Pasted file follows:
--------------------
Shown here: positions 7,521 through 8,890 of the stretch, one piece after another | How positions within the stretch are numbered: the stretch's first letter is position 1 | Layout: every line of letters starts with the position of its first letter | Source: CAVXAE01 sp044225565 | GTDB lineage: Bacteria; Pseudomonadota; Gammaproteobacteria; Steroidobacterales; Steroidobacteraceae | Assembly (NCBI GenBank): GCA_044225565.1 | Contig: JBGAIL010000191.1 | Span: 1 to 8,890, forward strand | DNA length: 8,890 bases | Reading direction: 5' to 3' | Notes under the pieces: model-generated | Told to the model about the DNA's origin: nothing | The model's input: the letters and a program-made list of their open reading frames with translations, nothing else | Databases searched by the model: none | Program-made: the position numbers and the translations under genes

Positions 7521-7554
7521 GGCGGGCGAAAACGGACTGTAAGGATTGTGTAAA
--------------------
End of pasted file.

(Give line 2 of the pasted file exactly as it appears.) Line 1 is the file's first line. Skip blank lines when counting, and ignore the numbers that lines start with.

Positions 7521-7554